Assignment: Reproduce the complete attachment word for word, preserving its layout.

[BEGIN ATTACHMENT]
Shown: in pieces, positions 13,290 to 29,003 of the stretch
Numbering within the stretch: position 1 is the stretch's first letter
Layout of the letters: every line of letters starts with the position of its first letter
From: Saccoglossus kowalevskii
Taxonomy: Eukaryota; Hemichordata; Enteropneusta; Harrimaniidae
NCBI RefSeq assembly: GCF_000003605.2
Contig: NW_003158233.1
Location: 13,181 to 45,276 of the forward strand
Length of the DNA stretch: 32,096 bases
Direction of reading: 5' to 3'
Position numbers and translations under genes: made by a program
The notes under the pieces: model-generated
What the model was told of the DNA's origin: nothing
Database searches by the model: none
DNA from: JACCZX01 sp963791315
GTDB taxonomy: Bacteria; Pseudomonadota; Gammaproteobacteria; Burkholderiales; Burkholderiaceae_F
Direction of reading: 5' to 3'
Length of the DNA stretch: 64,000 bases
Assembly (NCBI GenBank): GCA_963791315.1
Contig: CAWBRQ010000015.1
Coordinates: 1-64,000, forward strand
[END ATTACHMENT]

Shown: in pieces, positions 13,290 to 29,003 of the stretch
Numbering within the stretch: position 1 is the stretch's first letter
Layout of the letters: every line of letters starts with the position of its first letter
From: Saccoglossus kowalevskii
Taxonomy: Eukaryota; Hemichordata; Enteropneusta; Harrimaniidae
NCBI RefSeq assembly: GCF_000003605.2
Contig: NW_003158233.1
Location: 13,181 to 45,276 of the forward strand
Length of the DNA stretch: 32,096 bases
Direction of reading: 5' to 3'
Position numbers and translations under genes: made by a program
The notes under the pieces: model-generated
What the model was told of the DNA's origin: nothing
Database searches by the model: none
DNA from: JACCZX01 sp963791315
GTDB taxonomy: Bacteria; Pseudomonadota; Gammaproteobacteria; Burkholderiales; Burkholderiaceae_F
Direction of reading: 5' to 3'
Length of the DNA stretch: 64,000 bases
Assembly (NCBI GenBank): GCA_963791315.1
Contig: CAWBRQ010000015.1
Coordinates: 1-64,000, forward strand